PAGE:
NEW YORK (GenomeWeb News) – The Carlos Slim Foundation has pledged $74 million to fund the second phase of a genomics-focused collaboration between the Broad Institute, Mexico's National Institute of Genomic Medicine, and the Carlos Slim Health Institute, Broad said today.
The Slim Initiative for Genomic Medicine in the America's (SIGMA), which launched in 2010 with an initial $65 million investment from the Slim Foundation, aims to apply genomic medicine to address diseases that impact Latin America and the world.
The program's two core goals are to promote wider access to genomic medicine in Latin America by supporting programs that focus on health issues that are particularly relevant to these nations, and boosting Mexico's genomics capabilities by training researchers and developing new diagnostics and therapeutics in Mexico.
The second phase of the effort (SIGMA 2), will involve coordination with scientists at Mexican institutions, such as the National Autonomous University and the National Institute of Medical Sciences and Nutrition, and will be headed by the Carlos Slim Center for Health Research at the Broad Institute.
In the first SIGMA phase, the partners worked together to identify genes underlying cancer, diabetes, and kidney disease, and they yielded results in each of these core areas. They identified a common genetic variant that predisposes Latin American populations to type 2 diabetes that is absent in Europeans and was previously overlooked, discovered new genetic drivers of breast cancer, lymphoma, and other cancers, and identified a gene for medullary cystic kidney disease (MCKD).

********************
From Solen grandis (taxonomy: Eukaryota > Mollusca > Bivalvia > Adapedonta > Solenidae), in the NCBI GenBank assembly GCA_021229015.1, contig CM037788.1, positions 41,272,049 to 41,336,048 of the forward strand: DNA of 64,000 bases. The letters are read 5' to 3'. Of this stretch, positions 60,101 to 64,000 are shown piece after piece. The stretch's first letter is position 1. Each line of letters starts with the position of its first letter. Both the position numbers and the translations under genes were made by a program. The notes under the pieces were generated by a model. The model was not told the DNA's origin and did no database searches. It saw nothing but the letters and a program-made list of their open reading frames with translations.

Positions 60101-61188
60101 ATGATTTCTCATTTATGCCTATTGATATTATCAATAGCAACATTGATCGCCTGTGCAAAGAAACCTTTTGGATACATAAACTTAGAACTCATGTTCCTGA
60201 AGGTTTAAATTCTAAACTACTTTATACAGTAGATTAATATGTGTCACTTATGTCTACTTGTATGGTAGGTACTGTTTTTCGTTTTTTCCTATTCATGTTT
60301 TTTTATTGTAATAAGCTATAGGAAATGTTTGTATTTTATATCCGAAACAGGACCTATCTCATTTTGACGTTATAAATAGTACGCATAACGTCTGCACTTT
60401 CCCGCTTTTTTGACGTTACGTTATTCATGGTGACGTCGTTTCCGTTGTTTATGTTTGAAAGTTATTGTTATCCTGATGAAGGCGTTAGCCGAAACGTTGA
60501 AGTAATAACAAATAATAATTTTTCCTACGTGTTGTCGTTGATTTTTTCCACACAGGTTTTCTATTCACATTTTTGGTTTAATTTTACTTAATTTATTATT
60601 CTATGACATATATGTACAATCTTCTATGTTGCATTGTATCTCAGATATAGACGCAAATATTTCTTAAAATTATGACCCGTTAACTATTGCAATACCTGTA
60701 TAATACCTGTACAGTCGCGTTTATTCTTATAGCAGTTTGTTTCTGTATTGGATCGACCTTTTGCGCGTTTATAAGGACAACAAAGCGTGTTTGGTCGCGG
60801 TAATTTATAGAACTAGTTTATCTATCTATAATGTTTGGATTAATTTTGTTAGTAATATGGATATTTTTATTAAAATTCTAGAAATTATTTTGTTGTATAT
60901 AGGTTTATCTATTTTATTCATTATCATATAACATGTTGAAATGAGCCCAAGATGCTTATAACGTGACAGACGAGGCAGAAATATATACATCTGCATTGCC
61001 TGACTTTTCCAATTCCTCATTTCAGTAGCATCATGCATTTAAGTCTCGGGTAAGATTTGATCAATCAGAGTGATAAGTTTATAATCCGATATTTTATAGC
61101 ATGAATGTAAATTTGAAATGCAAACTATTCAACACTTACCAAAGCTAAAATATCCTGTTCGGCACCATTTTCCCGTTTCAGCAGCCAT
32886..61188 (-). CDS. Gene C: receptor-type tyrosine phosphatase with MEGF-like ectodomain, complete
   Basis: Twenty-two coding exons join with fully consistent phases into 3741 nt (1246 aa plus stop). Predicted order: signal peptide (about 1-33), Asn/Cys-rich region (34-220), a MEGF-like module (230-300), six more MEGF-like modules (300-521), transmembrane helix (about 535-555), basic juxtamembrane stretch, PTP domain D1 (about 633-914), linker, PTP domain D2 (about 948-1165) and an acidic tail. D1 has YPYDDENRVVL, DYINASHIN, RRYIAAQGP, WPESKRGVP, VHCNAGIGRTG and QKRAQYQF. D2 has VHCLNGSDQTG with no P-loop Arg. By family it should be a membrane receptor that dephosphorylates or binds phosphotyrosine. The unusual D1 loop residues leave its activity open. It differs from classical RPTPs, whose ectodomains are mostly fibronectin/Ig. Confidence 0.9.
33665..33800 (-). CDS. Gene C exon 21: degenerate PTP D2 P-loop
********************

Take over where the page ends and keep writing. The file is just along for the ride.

In SIGMA 2, the partners will seek to translate these discoveries into clinical medicine. They plan to develop diagnostic tools for breast cancer and diabetes, complete their genetic analyses of these diseases, develop therapeutic roadmaps to guide the development of new treatments, and launch "a full-scale effort" to target the MCKD1 gene, Broad said.
The collaborators also plan to continue to try to ramp up scientific capabilities in both the US and Mexico. In the first phase, the project involved scientists at 125 institutions, and now the partners plan to increase its collaborative scope even more.
"Most genomic research has focused on European or European-derived populations. It's like doing science with one eye closed. There are many discoveries that can only be made by studying non-European populations," Broad Institute President and Director Eric Lander said in a statement. "In addition to the scientific importance of studies in Latin America, it is essential that the benefits of the genomic revolution be accessible to people throughout the Americas and the world."